“Marty’s a likeable guy,” Karsanidi said. “Some of the positions he’s taken on the Board of Education enrollment situation — ‘Why are we hiring more teachers? Enrollment Is going down’ — if you stir up the PTA contingent in town, they’ll go after you. They don’t want to hear anything about cutting back on teachers.”
Heiser seemed unruffled in his Nov. 16 return phone call to The Press..
“I’m good,” he said. “Twenty-four years doing something is a long time, so I’l look forward to having some weekday nights freed up.”
He’ll still keep busy with his business, Service Unlimited Painting, of course. And Heiser said he’s been getting more involved in one of his longtime leisure interests, hockey.
“I’m actually really enjoying refereeing very high level college hockey, of all things,” he said.
And there’s always family.
“My oldest daughter just had our first granddaughter, who is the absolute love of my life,” Heiser said. “Malaya Elizabeth Vacaro. Malaya means fresh breeze or fresh spirit in Tagalog, the language of the Philippines.
“My son-in-law was originally from the Phillipines, so our granddaughter if half Philippino, a quarter Irish and a quarter German — and I defy anyone to find a cuter six-month-old girl.”
Heiser and his wife, Caroline, have three grown children.
Oldest daughter Nicole, the mother of their new granddaughter, lives in New Jersey and works as a flight attendant with Delta Airlines.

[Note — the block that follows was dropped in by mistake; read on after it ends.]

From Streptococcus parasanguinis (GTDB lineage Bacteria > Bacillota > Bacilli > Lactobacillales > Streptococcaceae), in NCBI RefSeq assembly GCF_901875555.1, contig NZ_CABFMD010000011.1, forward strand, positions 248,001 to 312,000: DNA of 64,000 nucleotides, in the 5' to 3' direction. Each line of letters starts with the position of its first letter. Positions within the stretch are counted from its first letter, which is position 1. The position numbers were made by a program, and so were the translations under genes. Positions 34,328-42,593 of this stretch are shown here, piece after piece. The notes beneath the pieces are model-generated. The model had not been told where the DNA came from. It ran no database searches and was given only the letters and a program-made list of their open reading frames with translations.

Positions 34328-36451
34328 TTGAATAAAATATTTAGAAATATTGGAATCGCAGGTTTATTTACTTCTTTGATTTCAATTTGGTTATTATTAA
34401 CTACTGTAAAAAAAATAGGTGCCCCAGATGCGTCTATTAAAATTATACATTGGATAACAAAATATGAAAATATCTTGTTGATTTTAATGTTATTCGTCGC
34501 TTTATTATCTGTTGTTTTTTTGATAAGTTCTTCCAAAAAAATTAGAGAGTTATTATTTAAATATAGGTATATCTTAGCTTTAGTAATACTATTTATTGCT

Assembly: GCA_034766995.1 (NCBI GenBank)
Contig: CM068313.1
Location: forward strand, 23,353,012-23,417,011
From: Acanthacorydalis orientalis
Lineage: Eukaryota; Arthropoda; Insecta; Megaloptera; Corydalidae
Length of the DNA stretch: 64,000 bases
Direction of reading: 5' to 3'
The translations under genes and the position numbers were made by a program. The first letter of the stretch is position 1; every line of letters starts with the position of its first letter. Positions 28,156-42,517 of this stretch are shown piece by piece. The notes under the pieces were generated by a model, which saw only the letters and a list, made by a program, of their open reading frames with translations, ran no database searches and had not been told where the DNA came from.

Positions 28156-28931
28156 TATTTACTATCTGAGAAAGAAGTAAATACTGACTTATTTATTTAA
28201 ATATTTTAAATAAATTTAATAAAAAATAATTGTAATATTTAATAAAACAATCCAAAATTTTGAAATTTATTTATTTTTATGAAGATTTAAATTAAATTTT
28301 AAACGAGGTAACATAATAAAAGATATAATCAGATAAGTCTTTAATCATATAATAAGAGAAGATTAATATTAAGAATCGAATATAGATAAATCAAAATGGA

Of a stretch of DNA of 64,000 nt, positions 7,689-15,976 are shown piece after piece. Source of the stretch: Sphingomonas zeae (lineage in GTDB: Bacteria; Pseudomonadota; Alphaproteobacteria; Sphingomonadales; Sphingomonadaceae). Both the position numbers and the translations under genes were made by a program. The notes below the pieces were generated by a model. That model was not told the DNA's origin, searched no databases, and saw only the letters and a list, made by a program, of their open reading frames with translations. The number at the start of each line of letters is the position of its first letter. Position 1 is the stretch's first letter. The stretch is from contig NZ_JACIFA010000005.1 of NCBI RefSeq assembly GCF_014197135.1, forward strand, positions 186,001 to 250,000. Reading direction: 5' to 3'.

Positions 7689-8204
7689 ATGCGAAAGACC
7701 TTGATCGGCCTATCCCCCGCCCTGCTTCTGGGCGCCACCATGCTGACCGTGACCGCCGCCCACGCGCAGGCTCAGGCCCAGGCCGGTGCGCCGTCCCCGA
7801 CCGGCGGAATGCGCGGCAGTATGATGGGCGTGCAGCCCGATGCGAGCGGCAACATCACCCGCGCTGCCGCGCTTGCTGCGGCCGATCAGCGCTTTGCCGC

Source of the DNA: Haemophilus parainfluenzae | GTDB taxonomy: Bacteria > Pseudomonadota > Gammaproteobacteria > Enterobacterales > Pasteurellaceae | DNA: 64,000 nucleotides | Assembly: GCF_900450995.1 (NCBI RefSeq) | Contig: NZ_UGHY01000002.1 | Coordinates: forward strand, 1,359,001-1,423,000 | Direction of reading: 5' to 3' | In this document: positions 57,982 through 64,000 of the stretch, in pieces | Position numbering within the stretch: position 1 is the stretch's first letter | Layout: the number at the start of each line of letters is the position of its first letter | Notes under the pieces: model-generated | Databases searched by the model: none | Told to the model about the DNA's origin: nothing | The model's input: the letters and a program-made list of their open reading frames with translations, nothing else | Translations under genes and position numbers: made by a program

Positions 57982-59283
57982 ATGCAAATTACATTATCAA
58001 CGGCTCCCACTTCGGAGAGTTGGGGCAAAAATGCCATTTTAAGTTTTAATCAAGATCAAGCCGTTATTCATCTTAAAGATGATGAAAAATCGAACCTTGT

“That’s where we get these free flights to Europe all the time, which I’ll able to do a lot more of,” he said.
The Heisers’ son, Jason, is in Navy, currently based in Virginia Beach.
And their youngest daughter, Grace, lives in Chicago, and “is going to be a Christian missionary starting January first,” Heiser said, “going to India, Malaysia, parts of Southeast Asia.”
She’ll be traveling in affiliation with The World Race, a Christian missionary organization, and working against human trafficking and on nutrition programs, he said.
The family moved to Ridgefield in 1990 — to the best of Heiser’s recollection — living first on Hobby Drive and moving later to Spectacle Lane.
In addition to his business and hockey, he’ll also continue with the weekly cable TV broadcast, The Marty Heiser Show.
“I still have a lot in my heart to share,” he said.
The show is broadcast in Ridgefield on Comcast Cable’s channel 23, from 9 to 10 Thursday nights — live, often with audience call-in — and rebroadcast Fridays at noon.
The show is also rebroadcast on six other cable networks across Connecticut, he said, so it is aired 10 times a week somewhere in Connecticut.
“Looking back on my 24 years on the Board of Finance, I am extremely grateful for the people I have had the privilege of serving with,” Heiser said in his email. “Ridgefield is a great town for all of us to live in, raise a family, run a business and retire. And I am completely confident that it will continue to be. Thanks again for all the well wishes and I look forward to living in this wonderful town we all love for many years to come.”
Heiser added, in his call to The Press: “There are no hard feelings here. It’s been a great run. Blessings on everyone, and I’ll see you around town.”